Some fifteen plus years since it began, David Peace’s Tokyo Trilogy comes to a close with Tokyo Redux. You’ll remember, the series kicked off with Tokyo Year Zero in 2006 – a straightforward (for Peace) retelling of a serial killer in Japan in the dog days following the end of the Second World War, and was followed by Occupied City, one of Peace’s least straightforward books (although we think GB84 still holds the crown for the hardest Peace book), somewhat modelled on the Rashomon device of different tellers, each of which gave Peace the scope to run off in a different direction, ensuring that the tale of a bank robber turned poisoner could be said to be somewhat hard going. For the most part, Tokyo Redux breathes the same rarefied air as Patient X, his recent novel about the Japanese writer Akutagawa, in that it feels like a calmer book, a book written by a writer who has settled into his skin, who has less to prove, who is confident of his abilities.
We’ve had a serial killer and we’ve had a poisonous bank robber. This time around we have a disappearance and a death that may be an assassination and may be a suicide, and there are factions, powerful factions, looking to sway the outcome of the various investigations one way or the other. Unlike both Tokyo Year Zero (which had a single narrator) and Occupied City which had 12 (or 13 if you include the writer), Tokyo Redux has three narrators, each of whom report to us from a different time period (which also sets this book apart from its predecessors): there is Harry Sweeney (1949), an American detective leading the missing persons investigation for National Head of Railways Shimoyama; then you have Murota Hideki (1964) continuing the investigation (by admittedly investigating another person who has gone missing whilst themselves looking into the Shimoyama case) against a backdrop of the Olympics; and finally Donald Reichenbach (1988), an elderly man living in Tokyo and thinking back on days gone by, wrapping up the loose ends.
And what about its place in the trilogy? What about it’s overall trilogy-ness, now that we find ourselves at the close? Well, it’s the Tokyo trilogy to state the bleedin’ obvious. It’s all set in Tokyo and concerned with events that occurred at the close of the second world war. Occupation is a theme. Defeat is a theme. The relationship between the East and the West, arguably. To a certain extent each book is standalone (although as Tokyo Redux progresses there are more and more callbacks to the previous books). This is not a trilogy the way the Red Riding Quartet is a quartet (unless I’m missing something). If you compare these books with, say, James Ellroy’s first LA Quartet, there is no Dudley Smith arc here, no overarching tale of decline, in that sense. But there are echoes and resonances. Tokyo Redux functions like a mirror to Tokyo Year Zero: where Year Zero had three sections, The Gate of Flesh, The Bridge of Tears and The Mountain of Bones, Redux has three sections with those titles in reverse – The Mountain of Bones, The Bridge of Tears, The Gate of Flesh. Could I tell you exactly what that means? Probably not.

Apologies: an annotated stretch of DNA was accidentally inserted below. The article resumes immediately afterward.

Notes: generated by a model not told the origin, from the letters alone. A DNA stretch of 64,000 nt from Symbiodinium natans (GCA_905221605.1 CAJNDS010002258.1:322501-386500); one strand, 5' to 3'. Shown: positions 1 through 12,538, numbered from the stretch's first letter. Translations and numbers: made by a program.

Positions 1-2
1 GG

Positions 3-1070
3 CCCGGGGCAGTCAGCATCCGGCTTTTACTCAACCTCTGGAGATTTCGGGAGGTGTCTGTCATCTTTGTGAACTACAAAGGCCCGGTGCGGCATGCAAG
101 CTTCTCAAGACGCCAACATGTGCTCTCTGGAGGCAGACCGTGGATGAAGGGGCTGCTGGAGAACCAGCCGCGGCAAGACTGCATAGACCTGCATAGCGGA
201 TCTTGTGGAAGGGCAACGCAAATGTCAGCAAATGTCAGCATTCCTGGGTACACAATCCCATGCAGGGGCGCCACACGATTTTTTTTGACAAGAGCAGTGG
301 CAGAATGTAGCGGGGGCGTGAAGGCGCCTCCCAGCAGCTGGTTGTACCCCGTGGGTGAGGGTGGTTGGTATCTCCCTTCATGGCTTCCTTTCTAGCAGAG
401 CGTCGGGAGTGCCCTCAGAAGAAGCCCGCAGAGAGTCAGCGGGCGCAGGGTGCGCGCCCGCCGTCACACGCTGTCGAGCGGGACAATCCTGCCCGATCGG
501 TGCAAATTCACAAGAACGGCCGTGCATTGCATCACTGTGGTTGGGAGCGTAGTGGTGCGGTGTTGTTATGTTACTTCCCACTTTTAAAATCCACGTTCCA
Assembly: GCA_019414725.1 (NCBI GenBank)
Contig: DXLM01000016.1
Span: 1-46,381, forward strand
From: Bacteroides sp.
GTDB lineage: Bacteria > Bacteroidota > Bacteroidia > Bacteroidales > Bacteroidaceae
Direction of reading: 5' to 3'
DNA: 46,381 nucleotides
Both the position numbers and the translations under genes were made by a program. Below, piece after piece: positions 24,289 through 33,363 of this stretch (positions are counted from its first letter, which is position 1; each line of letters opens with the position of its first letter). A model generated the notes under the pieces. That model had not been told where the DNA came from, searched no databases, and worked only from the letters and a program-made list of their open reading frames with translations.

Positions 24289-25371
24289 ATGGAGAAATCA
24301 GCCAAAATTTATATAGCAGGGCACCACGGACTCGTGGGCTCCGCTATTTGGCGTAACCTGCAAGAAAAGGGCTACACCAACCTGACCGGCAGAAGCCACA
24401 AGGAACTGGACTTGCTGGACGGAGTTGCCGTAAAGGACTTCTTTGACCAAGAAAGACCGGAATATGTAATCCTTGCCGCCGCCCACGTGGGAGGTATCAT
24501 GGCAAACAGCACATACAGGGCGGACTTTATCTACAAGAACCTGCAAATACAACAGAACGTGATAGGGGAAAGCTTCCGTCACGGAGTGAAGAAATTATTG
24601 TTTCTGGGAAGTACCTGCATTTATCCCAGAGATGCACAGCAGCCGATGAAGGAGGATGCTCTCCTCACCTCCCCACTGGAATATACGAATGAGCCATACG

It is worth saying, though, that David Peace – a writer who could very easily be thought of as a ‘hard’ writer, someone you lock horns with rather than relax alongside – is changing his tactics a bit. Tokyo Year Zero is a hard book. Occupied City is, at times, a very hard book. Tokyo Redux is not as hard a book. It feels complex, certainly. You want your wits about you. You’ll want to pay attention. But it’s not exhausting in the way that Occupied City could be at times. Tokyo Redux is a book I enjoyed spending time in the company of and, perhaps more importantly, a book I wanted to get back to when I was away from it. That has not always been true of Peace’s books. (It’s also worth saying that on the back of Tokyo Redux, I picked myself up a copy of Red or Dead, Peace’s 800 page plus novel about Bill Shankly, and the only David Peace novel I purposely swerved – Red or Dead immediately preceded Patient X and I’m now very keen to understand where this later period Peace began. We say ‘late period Peace’ because he has been talking about doing a Tarantino and retiring after 12 books – which would make his next book (possibly on Geoffrey Boycott) his last.)
Any Cop?: It’s certainly a sturdy end for the Tokyo Trilogy, as brilliant and confounding (at times) as Peace has ever been.